Right Web

Tracking militarists’ efforts to influence U.S. foreign policy

Whither Syria and Lebanon? AND: Profiles on Ellen Bork, Foreign Policy Initiative, and more

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FEATURED ARTICLE

The Case for Syria

By Samer Araabi

The continuing influence of Syria, which has been reflected in the recent power struggles in Lebanon, clearly demonstrates that U.S. attempts to isolate Damascus have failed. Syria occupies an important strategic position in the Levant, and it sits at the crossroads of a number of U.S. interests. Despite efforts by rightwing “pro-Israel” groups in the United States to prevent rapprochement with Syria, direct and honest engagement is the only way to satisfy U.S. foreign policy goals, rein in violent extremism, and encourage political reforms. Read full article.  

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Lebanese Government Collapse Adds to Obama Problems

By Jim Lobe

The collapse of the Hariri-led government in Lebanon adds to the list of policy challenges the U.S. faces across the Middle East. Read full article.

 

FEATURED PROFILES

Ellen Bork

Bork, a project director at the Foreign Policy Initiative and the daughter of former Supreme Court justice nominee Robert Bork, has helped foster the time-honored neoconservative tactic of organizing elite public sign-on letters to pressure public figures.

Bruce Jackson

A former military intelligence officer and defense industry executive with a track record of advancing hawkish U.S. defense policies and supporting neoconservative campaigns, Jackson now advocates reevaluating the former Soviet republics’ integration into NATO.

Jamie Fly

Jamie Fly, a former adviser to the George W. Bush administration, is the executive director of the Foreign Policy Initiative (FPI) and a blogger for the Weekly Standard.

Jeffrey Goldberg

Goldberg, often accused of bolstering efforts to push the United States into conflict in the Middle East, is now calling for restraint on Iran, arguing that a military attack on the country would prove counterproductive.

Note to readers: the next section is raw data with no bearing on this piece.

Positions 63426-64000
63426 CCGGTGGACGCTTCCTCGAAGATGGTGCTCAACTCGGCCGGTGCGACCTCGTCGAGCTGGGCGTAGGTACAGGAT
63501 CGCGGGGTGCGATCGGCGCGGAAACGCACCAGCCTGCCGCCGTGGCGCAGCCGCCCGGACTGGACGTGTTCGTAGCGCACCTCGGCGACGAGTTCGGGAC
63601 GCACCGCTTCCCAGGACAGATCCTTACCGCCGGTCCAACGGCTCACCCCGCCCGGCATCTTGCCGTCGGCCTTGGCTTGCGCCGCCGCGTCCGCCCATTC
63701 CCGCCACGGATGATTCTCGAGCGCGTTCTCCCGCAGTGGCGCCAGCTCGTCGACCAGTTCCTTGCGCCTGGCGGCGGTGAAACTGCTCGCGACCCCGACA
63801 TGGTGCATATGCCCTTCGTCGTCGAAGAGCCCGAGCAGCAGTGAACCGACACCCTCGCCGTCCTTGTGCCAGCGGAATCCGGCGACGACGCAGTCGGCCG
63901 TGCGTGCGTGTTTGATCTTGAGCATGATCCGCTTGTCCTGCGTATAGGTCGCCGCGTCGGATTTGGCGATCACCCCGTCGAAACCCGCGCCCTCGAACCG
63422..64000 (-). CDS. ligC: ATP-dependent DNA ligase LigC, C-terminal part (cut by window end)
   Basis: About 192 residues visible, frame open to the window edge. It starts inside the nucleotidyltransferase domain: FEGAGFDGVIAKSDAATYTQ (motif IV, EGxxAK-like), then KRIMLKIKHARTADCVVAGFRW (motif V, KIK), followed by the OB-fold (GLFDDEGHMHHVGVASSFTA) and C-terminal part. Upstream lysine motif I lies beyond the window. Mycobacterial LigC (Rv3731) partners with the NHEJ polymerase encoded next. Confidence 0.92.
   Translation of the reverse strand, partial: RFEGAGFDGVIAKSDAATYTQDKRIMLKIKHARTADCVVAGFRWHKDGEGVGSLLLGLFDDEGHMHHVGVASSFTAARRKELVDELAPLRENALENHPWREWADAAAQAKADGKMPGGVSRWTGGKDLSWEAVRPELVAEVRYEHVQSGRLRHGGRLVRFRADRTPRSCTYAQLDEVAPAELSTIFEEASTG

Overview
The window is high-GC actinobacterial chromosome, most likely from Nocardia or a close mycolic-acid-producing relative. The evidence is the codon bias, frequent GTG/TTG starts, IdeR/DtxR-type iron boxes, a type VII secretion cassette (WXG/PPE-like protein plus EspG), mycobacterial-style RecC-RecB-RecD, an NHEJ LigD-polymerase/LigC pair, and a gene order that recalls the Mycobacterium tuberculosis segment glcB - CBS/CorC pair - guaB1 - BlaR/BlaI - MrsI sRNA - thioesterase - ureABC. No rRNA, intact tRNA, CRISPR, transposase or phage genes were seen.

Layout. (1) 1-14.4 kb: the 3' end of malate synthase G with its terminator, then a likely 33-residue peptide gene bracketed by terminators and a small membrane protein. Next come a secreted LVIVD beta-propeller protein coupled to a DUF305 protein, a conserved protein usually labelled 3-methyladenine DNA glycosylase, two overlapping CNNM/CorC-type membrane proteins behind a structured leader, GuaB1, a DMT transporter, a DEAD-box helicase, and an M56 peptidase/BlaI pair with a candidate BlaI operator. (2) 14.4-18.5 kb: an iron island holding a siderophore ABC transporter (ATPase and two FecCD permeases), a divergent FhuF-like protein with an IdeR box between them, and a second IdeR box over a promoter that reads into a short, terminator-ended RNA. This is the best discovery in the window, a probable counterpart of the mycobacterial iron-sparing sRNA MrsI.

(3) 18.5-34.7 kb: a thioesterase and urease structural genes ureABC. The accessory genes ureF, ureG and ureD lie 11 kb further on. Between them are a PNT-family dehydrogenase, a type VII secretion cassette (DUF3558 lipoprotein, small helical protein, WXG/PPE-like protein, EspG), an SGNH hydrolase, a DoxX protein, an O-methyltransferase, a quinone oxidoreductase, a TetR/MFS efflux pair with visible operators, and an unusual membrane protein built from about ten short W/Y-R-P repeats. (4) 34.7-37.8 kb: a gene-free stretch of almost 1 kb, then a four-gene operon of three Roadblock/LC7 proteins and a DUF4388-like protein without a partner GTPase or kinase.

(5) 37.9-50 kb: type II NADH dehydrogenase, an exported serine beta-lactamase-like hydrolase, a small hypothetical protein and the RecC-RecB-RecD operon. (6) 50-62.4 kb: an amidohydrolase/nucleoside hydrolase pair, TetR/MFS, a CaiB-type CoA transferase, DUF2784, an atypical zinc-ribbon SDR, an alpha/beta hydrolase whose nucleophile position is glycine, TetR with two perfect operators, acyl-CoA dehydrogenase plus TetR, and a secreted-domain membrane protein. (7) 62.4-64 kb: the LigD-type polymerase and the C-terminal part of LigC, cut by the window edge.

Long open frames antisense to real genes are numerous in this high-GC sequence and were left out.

Eric Edelman

The former Cheney advisor helps direct the Foreign Policy Initiative and is a fellow at Center for Strategic and Budgetary Assessments.

Foreign Policy Initiative

The Foreign Policy Initiative, a premier neoconservative pressure group in Washington, has had surprising success in getting credible human rights groups to collaborate with them on advocacy campaigns, repeating a tactic that was used to great effect by war hawks during the lead up to the 2002 U.S.-led invasion of Iraq.

Progressive Policy Institute

The Progressive Policy Institute, the associated think tank of the Democratic Leadership Council, has promoted a militarist foreign policy agenda, including a hardline on Iran.

Philanthropy Roundtable

The Philanthropy Roundtable aims to foster rightist causes and assist the “war on terror” by helping shape conservative charitable giving.

Project on Transitional Democracies

The Project on Transitional Democracies, a successor group to the U.S. Committee on NATO, promotes reforms in post-Soviet states and has pressed a get-tough approach to Russia.

 

ALSO NEW ON RIGHT WEB

Pressure Mounts on Security Council to Rein in Israel

As Israel continues to build new settlements in Palestinian territories, there’s growing international pressure for the UN and the U.S. to take action.

Defense Contractors Insulated from Budget Cuts

Defense contractors will not feel the pinch in the recently announced military spending reductions.

Wikileak Cables Reveal China’s Modernizing Military Might

In the days leading up to the highly anticipated summit between China and the United States, much attention was given to leaked cables that discuss China’s trajectory as a sophisticated military power.

Sanctions Forced Iran to Slash Bloated Energy Subsidies

Economic sanctions may have slowed Iran’s nuclear development, but the country’s decision to cut subsidies on basic commodities appears to have mostly cut consumption and not ignited popular protest.